Sarah Huckabee Sanders Doesn't Like Her 'Liar Rap': 'It Certainly Bothers Me'

White House press secretary Sarah Huckabee Sanders said that she doesn't appreciate the narrative that pegs her as untruthful.

"It certainly bothers me," said Sanders to The New York Times Magazine about her "liar rap." "There's a difference between misspeaking or not knowing something than maliciously lying."

President Donald Trump and his administration have garnered a reputation for not being honest, and the president's proxies have faced criticism for it. Earlier this month, Sanders got into hot water after having to backtrack on the White House's evolving narratives regarding a hush payment Trump's personal lawyer made to adult film star Stephanie Clifford, better known as Stormy Daniels.

Trump and members of his team, including Sanders, denied that the president reimbursed his lawyer, Michael Cohen. Former mayor of New York City and fresh member of Trump's outside counsel Rudy Giuliani divulged on Fox News that Trump did pay his lawyer back, directly contradicting previous statements.

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White House press secretary Sarah Huckabee Sanders answers questions during the daily White House press briefing on May 22 in Washington, D.C. Win McNamee/GETTY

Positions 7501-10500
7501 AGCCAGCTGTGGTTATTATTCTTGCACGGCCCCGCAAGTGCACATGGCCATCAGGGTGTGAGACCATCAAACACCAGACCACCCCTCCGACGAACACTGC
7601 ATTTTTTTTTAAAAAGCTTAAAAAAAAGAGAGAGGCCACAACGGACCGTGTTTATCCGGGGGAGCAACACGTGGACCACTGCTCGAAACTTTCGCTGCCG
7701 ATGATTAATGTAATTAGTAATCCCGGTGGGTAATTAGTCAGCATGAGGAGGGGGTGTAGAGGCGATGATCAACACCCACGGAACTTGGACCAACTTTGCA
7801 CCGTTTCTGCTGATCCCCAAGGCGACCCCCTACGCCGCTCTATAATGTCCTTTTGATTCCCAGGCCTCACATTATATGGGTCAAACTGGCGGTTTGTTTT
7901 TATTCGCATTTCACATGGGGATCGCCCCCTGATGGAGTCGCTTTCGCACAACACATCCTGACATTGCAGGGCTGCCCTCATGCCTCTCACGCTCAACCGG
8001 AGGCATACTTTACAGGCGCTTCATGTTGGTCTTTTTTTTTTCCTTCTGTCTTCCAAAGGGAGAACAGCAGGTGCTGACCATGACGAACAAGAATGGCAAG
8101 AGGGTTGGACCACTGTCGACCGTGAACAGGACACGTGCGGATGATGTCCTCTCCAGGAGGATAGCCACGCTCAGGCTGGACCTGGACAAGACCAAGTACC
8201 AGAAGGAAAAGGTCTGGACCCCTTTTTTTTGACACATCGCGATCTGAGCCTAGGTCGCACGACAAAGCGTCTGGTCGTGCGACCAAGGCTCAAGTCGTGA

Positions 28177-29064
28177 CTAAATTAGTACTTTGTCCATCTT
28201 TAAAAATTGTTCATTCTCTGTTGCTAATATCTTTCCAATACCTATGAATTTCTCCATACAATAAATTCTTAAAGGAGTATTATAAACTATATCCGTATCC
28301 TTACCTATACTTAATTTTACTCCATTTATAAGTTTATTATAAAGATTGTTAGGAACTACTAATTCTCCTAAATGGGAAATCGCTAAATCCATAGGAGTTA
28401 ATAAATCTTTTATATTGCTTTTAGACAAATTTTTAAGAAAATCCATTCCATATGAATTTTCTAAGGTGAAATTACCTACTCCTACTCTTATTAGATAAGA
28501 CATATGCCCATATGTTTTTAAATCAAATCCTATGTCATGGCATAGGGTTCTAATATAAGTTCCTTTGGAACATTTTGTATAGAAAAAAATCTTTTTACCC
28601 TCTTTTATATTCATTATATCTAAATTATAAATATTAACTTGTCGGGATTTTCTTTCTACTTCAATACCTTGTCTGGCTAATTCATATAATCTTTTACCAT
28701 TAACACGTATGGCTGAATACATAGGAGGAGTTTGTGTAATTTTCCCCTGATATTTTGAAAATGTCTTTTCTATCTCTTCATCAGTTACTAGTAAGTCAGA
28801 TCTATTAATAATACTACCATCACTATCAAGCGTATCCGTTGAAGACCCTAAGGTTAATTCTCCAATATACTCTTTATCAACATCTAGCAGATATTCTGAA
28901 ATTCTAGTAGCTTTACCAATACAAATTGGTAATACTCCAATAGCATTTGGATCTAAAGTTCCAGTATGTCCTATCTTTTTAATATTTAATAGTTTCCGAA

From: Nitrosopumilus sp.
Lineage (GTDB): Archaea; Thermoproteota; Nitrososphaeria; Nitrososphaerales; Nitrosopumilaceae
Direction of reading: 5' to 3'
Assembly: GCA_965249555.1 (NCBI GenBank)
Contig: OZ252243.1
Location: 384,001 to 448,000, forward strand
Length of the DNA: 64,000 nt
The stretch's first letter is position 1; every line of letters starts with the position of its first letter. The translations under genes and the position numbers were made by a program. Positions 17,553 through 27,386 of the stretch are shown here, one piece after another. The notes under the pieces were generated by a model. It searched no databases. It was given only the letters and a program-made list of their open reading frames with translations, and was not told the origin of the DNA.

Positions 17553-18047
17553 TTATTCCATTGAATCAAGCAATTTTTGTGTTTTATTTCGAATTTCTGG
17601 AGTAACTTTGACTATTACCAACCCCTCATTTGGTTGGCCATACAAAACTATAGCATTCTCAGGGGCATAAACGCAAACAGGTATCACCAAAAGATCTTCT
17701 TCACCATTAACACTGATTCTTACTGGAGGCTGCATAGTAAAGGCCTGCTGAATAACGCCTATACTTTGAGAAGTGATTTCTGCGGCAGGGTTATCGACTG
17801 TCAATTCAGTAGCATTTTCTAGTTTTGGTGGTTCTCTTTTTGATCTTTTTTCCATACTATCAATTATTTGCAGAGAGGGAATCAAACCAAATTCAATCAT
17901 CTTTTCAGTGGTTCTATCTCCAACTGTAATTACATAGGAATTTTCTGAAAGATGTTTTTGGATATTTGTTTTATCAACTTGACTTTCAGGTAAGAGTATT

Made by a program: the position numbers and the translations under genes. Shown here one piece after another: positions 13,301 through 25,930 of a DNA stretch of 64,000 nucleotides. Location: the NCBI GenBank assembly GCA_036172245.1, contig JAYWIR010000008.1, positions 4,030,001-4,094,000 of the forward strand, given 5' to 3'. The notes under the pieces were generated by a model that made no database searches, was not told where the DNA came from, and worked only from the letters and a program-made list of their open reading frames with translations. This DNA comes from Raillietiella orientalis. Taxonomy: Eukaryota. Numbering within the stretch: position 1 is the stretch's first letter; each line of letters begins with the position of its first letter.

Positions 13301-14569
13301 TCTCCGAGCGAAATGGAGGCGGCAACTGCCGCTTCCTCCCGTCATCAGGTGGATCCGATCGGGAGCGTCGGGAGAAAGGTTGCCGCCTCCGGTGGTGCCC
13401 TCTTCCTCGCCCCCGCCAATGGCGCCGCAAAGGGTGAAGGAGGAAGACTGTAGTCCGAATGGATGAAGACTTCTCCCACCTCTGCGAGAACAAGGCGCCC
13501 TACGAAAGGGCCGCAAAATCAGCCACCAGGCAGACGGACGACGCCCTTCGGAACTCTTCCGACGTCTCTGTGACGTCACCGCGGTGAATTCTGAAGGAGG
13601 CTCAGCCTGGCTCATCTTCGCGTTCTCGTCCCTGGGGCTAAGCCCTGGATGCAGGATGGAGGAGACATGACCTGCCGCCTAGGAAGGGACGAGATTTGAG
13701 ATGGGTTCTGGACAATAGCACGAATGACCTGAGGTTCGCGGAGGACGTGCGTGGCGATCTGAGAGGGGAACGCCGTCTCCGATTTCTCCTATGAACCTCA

When asked about the credibility of the White House the next day at a press briefing, Sanders said: "We give the best information that we have at the time."

Sanders reiterated a version of the response to The New York Times Magazine.

"I will always do everything I can to give the best and most accurate information at the time that I can," she said.

Sanders also was called out for her alleged dishonesty during the White House Correspondents' Association Dinner by comedian Michelle Wolf last month.

"She burns facts and then she uses that ash to create a perfect smoky eye. Maybe she's born with it, maybe it's lies. It's probably lies," quipped Wolf.

News outlets have grappled with how to deal with an unconventional president and administration. As of May 1, The Washington Post reports that Trump has made 3,001 "false or misleading" claims in his presidency, averaging 6.5 per day. Marred by pointed stories, Trump disparaging mainstream media outlets and journalists has become pro forma. The president often uses his Twitter to call CNN "fake news" or The New York Times "failing."

At the Deadline Club Awards Dinner on Monday, veteran broadcast reporter Lesley Stahl shared an anecdote about Trump's media attacks from a conversation she had with him after the election at Trump Tower.

"He said: 'You know why I do it? I do it to discredit you all and demean you all so that when you write negative stories about me no one will believe you,'" said Stahl.